Most of the top Internet advertising players focus primarily on marketers that spend enough on advertising to warrant hiring an ad agency. This makes sense, in consideration of the 80/20 rule and other such tenets of business. But there's obviously another way to skin the proverbial cat.
Paid search plays like Google and Overture boast customer bases that number in the tens of thousands (and, if trends continue to bear out, soon this will be hundreds of thousands). Obviously, Google and Overture have taken the 'lower sales volume from a higher number of advertisers' approach to the market. Surprise, surprise - They're doing very well with it.
As proponents of online advertising, we tend to take the approach that the portals take. That is, we're concentrating on the big fish. To an extent, this approach has started to gain traction after the dot-com bust. We've heard quite a few announcements from major marketers about increased budget allocations to online media as of late, and that's where organizations like the IAB have been concentrating their efforts - on proving to marketers that online deserves a larger portion of the budget. We're getting there, slowly but surely.
But what if the demand came from the small business market as well?
Small businesspeople have traditionally been risk-takers. They're also usually quick to jump on new opportunities and latch on to things that give them an advantage over competitors, whether those competitors are big or small. Perhaps the charge toward increased demand from online advertising will come from the small guys. Stranger things have happened.
Search players like Google have obviously placed faith in smaller advertisers. Where the portals have brag lists of major, multi-billion dollar companies that have advertised with them, Google and Overture have single sentences about the sheer number of folks who have advertised with them. Why have they had this success with so many? They've made it easy for people to advertise with them.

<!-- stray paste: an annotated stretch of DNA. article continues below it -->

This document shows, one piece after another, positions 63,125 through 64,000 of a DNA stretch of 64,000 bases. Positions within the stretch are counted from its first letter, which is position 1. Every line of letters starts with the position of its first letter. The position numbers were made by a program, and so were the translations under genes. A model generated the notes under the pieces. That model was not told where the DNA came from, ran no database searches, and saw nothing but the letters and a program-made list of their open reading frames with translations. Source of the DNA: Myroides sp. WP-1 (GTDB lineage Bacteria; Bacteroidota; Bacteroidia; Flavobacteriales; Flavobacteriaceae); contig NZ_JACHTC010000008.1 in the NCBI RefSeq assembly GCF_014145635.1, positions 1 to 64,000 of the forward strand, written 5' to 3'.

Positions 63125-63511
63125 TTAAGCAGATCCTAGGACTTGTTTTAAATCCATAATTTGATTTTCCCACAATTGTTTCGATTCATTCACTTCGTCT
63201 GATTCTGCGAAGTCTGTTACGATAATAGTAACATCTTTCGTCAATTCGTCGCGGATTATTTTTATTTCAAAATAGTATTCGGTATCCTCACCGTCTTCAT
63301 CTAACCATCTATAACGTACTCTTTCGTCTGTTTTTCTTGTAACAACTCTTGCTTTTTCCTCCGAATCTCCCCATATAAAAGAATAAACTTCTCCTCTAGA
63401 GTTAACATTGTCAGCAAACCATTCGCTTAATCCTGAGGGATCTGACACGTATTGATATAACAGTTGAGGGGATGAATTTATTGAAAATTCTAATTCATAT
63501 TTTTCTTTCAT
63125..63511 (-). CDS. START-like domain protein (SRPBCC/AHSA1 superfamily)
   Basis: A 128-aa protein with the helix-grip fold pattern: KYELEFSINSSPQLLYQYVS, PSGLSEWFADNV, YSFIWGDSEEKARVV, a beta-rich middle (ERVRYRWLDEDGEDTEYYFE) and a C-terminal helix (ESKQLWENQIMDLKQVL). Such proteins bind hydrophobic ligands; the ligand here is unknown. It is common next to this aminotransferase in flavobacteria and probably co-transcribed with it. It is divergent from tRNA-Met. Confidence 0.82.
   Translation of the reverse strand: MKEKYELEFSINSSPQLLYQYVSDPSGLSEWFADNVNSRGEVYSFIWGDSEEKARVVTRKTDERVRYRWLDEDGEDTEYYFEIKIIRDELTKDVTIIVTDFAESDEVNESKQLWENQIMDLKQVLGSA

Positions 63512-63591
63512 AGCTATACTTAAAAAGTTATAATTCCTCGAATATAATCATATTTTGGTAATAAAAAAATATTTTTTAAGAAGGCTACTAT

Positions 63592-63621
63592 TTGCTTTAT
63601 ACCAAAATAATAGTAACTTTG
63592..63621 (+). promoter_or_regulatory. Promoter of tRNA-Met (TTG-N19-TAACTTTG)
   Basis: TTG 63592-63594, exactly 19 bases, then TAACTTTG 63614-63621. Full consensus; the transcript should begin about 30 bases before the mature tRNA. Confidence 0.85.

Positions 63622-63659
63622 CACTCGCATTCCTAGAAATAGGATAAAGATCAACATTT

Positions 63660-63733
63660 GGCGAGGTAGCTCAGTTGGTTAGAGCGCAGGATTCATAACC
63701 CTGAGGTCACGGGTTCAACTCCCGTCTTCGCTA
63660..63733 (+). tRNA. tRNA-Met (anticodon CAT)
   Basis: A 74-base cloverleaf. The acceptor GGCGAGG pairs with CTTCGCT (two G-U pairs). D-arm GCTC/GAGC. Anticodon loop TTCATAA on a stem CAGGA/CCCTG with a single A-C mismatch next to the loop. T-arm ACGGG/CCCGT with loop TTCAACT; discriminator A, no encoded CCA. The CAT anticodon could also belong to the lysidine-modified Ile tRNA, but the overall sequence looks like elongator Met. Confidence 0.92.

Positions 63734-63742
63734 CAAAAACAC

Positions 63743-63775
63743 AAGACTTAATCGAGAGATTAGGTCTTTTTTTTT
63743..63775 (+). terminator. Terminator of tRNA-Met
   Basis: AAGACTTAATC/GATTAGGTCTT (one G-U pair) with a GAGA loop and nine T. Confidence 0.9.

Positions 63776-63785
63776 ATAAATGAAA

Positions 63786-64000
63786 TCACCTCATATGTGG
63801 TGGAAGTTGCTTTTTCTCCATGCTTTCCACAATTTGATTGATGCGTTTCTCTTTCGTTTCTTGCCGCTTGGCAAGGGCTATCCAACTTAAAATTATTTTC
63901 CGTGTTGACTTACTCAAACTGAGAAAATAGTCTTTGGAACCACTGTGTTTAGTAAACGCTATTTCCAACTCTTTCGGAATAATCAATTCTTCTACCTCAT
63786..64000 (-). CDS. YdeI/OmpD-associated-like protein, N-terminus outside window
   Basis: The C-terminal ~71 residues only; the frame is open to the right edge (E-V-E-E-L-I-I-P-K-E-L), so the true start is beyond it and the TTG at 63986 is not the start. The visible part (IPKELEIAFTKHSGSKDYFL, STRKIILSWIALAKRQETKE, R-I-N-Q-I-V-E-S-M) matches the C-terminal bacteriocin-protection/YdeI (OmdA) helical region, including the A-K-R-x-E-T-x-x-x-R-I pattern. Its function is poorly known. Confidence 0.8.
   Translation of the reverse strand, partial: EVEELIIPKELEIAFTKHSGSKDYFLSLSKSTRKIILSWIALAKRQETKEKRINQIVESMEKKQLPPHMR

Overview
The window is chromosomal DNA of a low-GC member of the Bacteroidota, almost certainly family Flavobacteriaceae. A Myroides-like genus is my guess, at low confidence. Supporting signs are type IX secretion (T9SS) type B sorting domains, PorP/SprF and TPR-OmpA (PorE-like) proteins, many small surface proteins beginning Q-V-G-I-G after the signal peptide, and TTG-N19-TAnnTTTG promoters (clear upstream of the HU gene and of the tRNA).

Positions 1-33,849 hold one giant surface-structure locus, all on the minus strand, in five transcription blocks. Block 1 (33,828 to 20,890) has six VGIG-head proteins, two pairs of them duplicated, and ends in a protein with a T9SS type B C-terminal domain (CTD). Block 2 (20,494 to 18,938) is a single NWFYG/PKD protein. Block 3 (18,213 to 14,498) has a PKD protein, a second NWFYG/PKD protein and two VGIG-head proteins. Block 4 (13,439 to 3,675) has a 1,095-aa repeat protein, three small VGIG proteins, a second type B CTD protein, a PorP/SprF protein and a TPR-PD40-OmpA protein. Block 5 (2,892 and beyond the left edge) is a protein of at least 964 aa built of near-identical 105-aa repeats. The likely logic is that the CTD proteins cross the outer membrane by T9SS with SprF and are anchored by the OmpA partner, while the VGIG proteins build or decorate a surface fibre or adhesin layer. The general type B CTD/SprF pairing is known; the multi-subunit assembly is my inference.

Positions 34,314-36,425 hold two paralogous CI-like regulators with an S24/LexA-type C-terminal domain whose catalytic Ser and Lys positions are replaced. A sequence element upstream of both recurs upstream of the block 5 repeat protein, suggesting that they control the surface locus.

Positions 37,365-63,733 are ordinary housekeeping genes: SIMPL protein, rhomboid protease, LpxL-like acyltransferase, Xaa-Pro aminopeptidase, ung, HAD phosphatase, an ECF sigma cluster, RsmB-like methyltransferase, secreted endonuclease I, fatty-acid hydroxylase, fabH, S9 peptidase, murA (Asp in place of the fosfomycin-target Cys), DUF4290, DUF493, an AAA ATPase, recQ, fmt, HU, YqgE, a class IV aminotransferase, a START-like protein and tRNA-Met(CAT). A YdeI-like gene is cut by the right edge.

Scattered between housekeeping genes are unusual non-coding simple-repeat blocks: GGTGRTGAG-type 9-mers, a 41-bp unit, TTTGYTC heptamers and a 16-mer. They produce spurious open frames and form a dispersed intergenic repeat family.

Take a look at how simple it is to pull off a campaign with Google's AdWords. First things first, advertisers don't need art directors, designers, or people who know how to make Flash banners or animated GIFs. They simple need to be able to write some short, concise copy.
Furthermore, there's no minimum spend. Sure, advertisers who spend less than $5,000 per month need to self-administer their campaigns, but that's easy. Contrast that with portal sites that don't like to return phone calls if an advertiser isn't prepared to spend at least $5,000 - $10,000 a month.
In this way, paid search players tap into a huge market that otherwise wouldn't even play the online advertising game. Really, the genius of paid search's success lies in its simplicity.